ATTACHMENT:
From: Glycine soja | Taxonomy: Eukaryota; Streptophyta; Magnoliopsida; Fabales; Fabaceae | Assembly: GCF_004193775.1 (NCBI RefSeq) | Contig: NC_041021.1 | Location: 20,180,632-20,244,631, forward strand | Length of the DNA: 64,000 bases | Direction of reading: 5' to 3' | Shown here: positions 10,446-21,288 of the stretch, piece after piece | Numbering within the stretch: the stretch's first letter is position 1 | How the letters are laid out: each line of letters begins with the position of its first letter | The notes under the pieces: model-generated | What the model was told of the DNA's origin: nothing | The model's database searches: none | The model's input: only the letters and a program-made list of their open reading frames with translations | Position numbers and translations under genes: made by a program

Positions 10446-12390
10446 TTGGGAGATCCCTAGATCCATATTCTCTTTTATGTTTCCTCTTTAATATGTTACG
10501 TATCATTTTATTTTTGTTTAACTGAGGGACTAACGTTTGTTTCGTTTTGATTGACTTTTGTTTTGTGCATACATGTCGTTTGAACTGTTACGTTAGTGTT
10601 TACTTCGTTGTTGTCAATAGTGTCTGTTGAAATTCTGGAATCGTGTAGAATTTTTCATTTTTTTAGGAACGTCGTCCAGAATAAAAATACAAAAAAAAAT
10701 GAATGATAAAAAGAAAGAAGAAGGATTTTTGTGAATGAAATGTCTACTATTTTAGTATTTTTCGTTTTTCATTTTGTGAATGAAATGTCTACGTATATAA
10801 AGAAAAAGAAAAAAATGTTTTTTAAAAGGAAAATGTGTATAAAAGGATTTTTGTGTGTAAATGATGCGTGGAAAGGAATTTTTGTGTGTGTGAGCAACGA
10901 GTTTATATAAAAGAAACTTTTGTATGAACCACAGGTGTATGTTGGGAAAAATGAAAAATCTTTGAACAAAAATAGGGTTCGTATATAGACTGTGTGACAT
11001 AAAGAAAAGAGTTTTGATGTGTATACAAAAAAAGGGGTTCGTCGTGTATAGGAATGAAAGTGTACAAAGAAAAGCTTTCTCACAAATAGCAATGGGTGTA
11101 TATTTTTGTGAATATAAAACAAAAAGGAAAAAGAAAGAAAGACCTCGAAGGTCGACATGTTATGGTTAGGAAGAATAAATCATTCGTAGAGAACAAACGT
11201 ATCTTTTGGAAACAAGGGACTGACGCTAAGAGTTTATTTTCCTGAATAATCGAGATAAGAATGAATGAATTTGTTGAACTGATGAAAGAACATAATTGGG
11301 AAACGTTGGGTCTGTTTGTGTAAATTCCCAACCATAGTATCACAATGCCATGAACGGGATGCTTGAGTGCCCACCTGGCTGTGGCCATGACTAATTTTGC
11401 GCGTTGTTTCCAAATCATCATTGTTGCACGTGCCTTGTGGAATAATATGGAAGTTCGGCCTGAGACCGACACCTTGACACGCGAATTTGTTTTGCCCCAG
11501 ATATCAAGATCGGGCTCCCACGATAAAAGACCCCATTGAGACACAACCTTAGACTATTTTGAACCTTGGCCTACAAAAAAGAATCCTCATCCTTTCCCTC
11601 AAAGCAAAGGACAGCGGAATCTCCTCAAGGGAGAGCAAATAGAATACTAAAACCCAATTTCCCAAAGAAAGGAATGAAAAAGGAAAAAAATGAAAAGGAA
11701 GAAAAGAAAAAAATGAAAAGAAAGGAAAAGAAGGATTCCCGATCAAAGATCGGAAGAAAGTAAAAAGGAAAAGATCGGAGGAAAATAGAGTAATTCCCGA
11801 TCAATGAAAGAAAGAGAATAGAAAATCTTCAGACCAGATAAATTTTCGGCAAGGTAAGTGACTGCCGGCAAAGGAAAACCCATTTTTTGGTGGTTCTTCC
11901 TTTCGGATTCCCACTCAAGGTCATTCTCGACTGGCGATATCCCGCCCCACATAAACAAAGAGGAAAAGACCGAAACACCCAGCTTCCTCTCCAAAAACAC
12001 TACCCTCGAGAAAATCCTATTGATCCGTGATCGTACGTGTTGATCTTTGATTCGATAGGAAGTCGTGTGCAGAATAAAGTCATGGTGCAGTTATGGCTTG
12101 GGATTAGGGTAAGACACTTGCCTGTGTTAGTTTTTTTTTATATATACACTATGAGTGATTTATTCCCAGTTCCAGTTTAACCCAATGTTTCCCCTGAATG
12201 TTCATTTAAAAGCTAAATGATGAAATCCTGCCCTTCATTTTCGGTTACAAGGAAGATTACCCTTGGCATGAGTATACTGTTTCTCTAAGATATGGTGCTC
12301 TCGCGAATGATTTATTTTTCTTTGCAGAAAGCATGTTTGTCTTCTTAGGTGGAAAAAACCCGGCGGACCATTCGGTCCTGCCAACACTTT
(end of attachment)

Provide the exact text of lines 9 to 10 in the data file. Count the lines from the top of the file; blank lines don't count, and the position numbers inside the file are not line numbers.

11001 AAAGAAAAGAGTTTTGATGTGTATACAAAAAAAGGGGTTCGTCGTGTATAGGAATGAAAGTGTACAAAGAAAAGCTTTCTCACAAATAGCAATGGGTGTA
11101 TATTTTTGTGAATATAAAACAAAAAGGAAAAAGAAAGAAAGACCTCGAAGGTCGACATGTTATGGTTAGGAAGAATAAATCATTCGTAGAGAACAAACGT